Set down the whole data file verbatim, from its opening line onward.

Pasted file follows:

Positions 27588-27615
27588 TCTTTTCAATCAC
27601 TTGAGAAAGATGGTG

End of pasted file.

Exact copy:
Positions 27588-27615
27588 TCTTTTCAATCAC
27601 TTGAGAAAGATGGTG